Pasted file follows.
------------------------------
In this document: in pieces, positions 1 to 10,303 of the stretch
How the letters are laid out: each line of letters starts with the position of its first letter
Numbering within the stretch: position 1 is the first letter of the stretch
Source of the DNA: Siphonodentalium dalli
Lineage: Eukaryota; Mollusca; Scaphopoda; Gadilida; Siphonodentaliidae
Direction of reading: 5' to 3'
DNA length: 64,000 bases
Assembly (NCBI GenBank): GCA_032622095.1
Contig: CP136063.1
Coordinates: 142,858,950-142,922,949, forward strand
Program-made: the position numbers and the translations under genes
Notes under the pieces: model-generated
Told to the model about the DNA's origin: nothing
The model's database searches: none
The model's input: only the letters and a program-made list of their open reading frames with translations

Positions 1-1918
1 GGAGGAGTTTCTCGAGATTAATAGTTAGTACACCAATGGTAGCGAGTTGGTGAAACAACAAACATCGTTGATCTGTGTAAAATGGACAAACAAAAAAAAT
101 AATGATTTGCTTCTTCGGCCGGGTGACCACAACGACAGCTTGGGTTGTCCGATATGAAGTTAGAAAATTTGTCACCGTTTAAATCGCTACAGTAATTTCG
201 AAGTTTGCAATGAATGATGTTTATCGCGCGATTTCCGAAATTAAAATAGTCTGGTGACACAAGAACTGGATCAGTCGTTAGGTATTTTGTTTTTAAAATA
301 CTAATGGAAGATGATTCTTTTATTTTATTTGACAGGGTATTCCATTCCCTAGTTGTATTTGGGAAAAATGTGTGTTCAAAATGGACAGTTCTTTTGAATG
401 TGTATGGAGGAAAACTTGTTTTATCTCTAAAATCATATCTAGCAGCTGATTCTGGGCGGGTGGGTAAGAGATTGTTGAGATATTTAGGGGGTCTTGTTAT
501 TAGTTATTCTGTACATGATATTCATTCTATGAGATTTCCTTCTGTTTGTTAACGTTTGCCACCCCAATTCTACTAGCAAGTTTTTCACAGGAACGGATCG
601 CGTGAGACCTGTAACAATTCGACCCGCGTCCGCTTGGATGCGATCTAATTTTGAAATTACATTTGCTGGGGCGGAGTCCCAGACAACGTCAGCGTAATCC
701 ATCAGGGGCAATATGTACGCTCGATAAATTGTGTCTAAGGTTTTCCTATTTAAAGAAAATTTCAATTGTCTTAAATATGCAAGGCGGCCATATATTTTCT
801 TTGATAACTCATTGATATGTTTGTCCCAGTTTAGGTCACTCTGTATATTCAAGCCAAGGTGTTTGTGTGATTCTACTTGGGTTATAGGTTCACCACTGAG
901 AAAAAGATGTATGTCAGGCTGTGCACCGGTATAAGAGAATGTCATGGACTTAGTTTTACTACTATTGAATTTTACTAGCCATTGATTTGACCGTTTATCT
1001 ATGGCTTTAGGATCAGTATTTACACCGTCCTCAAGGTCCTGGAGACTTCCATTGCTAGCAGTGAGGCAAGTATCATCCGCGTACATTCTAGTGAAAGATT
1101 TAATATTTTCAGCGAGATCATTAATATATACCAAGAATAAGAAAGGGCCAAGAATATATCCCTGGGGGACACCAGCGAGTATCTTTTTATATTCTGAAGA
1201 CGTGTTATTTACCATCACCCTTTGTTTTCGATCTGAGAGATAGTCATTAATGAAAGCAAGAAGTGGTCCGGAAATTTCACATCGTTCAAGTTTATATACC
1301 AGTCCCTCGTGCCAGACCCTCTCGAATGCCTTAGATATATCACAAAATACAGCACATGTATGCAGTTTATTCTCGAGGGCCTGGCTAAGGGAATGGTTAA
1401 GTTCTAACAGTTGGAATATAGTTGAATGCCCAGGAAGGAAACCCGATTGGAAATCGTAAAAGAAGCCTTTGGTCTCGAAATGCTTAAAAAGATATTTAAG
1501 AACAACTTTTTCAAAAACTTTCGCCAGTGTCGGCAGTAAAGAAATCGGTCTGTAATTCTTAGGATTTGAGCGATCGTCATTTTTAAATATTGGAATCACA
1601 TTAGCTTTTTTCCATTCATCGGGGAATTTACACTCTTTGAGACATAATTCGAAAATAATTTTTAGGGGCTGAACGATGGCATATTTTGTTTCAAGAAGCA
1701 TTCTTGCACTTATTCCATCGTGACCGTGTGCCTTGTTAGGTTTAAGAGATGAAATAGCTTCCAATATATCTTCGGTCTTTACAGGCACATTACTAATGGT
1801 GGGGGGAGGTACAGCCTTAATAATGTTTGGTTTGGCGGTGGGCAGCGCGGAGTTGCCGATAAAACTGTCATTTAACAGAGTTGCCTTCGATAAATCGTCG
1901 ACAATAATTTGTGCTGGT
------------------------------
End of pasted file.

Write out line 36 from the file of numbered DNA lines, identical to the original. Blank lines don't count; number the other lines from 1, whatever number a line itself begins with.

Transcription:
1901 ACAATAATTTGTGCTGGT